5 Ways to Ward off Cancer

Harvard Health Letter

There’s no guarantee you can prevent cancer, but you can reduce the risk of developing it by making lifestyle changes.

Cancer is a complex group of diseases, each characterized by the uncontrolled growth of previously normal cells. While cancer is complex, reducing your risk for it isn’t nearly as complicated: it boils down to healthy living.

Of course, maintaining a healthy lifestyle requires behavioral change, and for many people, that means work,” says Dr. Beth Overmoyer, an oncologist at Harvard-affiliated Dana Farber Cancer Institute.

If you’ve been thinking of healthy living as “work,” then it’s time to put it at the top of your to-do list. There are no guarantees in life, and preventing cancer is no exception. But while lifestyle changes may not guarantee that you will never get cancer, there is no question that they will reduce your risk.

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1. Lose weight

For most cancers, the risk is higher in people who are overweight, according to Dr. Overmoyer, because of effects on hormones and changes in the immune system.

Since being overweight boosts cancer risk, can the reverse be true—that is, can you reduce your risk of cancer by losing weight? “Yes, absolutely, we have evidence that if you maintain a normal body mass index you will reduce your risk,” says Dr. Overmoyer. A healthy body mass index (BMI) score falls anywhere from 18.5 to 24.9. You can determine your BMI with a free online calculator at health.harvard.edu/BMI.

Don’t turn to fad diets to shed pounds. Work with a dietitian to determine your target weight, the number of calories you’ll need each day, and an eating plan that you can sustain.

2. Exercise

Getting aerobic exercise is another way to lower your cancer risk. And that’s true even if the regular exercise does not cause you to achieve a healthy weight. “The studies consistently suggest that cancer risk and cancer recurrence are reduced by up to 50% if you get enough aerobic exercise,” says Dr. Overmoyer. That may be because aerobic activity changes your metabolism; reduces inflammation, fat, and insulin resistance; and helps you control weight.

How much exercise do you need to reduce your cancer risk? Over all, the American Cancer Society recommends at least 150 minutes (2.5 hours) per week of moderate-intensity activity, such as brisk walking. “For breast cancer, it’s three to five hours per week,” says Dr. Overmoyer.

3. Eat a healthy diet

While we know there’s a link between red meat and colon cancer risk, no foods are proven to cause cancer. “Not even sugar,” says Dr. Overmoyer. “The link between food and cancer is the excess weight, and eating unhealthy foods can add pounds quickly.”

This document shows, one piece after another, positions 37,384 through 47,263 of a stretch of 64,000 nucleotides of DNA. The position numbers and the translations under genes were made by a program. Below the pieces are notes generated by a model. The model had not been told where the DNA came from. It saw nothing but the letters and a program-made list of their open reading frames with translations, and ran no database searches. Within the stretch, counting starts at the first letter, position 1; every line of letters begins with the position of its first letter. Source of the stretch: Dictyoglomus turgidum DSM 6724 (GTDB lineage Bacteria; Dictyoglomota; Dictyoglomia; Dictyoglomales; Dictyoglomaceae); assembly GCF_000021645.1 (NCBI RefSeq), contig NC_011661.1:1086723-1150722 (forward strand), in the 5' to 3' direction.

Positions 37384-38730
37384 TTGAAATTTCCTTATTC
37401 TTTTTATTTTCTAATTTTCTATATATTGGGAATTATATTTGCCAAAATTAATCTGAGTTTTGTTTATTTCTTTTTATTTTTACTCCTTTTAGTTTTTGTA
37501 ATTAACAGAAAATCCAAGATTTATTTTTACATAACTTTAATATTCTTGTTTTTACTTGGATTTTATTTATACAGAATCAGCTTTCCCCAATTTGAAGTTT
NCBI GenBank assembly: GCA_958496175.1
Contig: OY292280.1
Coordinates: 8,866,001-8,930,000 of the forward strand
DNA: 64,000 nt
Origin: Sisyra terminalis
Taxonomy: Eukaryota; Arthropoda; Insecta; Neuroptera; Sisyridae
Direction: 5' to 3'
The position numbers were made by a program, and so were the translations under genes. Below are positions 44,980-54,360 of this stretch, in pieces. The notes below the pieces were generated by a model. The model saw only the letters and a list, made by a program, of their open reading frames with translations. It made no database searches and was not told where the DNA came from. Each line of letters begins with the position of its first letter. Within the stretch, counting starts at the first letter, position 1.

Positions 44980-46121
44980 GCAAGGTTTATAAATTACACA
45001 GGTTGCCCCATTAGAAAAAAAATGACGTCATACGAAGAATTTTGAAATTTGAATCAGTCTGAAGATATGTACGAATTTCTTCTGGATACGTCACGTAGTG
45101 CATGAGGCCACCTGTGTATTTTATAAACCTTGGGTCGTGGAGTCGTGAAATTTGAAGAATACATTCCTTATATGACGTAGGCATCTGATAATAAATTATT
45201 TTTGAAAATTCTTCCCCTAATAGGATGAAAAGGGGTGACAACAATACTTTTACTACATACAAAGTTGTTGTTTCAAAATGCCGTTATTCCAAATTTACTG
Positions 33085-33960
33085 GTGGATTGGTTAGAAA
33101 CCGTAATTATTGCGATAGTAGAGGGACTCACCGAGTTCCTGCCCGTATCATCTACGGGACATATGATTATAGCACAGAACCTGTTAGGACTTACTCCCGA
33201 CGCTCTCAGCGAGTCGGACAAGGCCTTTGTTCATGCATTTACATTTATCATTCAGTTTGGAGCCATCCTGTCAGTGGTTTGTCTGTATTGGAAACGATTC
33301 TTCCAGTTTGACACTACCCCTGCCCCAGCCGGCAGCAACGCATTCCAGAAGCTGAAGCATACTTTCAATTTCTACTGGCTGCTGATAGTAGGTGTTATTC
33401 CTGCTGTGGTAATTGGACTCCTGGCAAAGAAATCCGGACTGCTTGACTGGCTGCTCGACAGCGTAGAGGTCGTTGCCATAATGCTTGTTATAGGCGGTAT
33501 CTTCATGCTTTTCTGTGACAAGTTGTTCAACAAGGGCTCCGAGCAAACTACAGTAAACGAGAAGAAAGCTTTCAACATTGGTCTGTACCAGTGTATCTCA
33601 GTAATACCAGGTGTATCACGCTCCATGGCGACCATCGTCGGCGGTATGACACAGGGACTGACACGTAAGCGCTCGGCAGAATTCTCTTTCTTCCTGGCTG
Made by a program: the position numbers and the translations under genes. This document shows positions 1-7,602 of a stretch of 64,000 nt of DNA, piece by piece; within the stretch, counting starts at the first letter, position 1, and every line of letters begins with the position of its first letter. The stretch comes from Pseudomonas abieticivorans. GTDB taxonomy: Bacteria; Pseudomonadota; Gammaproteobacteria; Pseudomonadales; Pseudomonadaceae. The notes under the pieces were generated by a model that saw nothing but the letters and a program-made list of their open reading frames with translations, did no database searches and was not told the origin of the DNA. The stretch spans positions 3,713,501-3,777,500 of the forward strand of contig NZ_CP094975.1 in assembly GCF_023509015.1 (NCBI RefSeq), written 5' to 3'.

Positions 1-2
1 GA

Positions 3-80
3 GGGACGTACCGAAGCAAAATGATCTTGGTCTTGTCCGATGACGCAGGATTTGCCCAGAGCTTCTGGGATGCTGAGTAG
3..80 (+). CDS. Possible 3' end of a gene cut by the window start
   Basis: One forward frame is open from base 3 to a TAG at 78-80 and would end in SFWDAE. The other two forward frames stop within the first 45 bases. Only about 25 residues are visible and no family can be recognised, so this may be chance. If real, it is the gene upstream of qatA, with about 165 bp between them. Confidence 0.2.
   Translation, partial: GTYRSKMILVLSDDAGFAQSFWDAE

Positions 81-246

On the flip side, are there foods that can definitively prevent cancer? The evidence is mixed. Most experts recommend a diet containing foods rich in the vitamin folic acid (particularly if you drink alcoholic beverages regularly) and in vitamin D, and that minimizes red meat, processed meats, and excess calories. Dr. Overmoyer suggests having no more than two servings of red meat per week, and adds that “a diet full of fruits, vegetables, and whole grains has many phytochemicals, enzymes, fiber, and vitamins that all work together to fight many chronic diseases.”

4. Stop smoking

Toxins in tobacco smoke can damage your DNA. “That raises the risk for cancers of the lung, tongue, mouth, larynx, bladder, and cervix,” says Dr. Overmoyer.

But the great news is that quitting smoking will reduce the risk of developing cancer. The CDCreports that five years after quitting, the chance of developing mouth, throat, esophageal, or bladder cancer is cut in half.

5. Limit alcohol

Excessive alcohol drinking—more than one drink per day for women, and one or two drinks per day for men—may hurt the body’s ability to absorb nutrients; it may damage DNA, proteins, and fats; and it may affect blood levels of estrogen. It’s associated with many types of cancer, including head and neck, esophageal liver, and colorectal cancers.

Breast cancer appears to be especially sensitive to alcohol consumption. “The risk starts after four drinks per week,” says Dr. Overmoyer. If you must drink, drink only in moderation, and speak to your doctor about any drinking if you have concerns about developing cancer.

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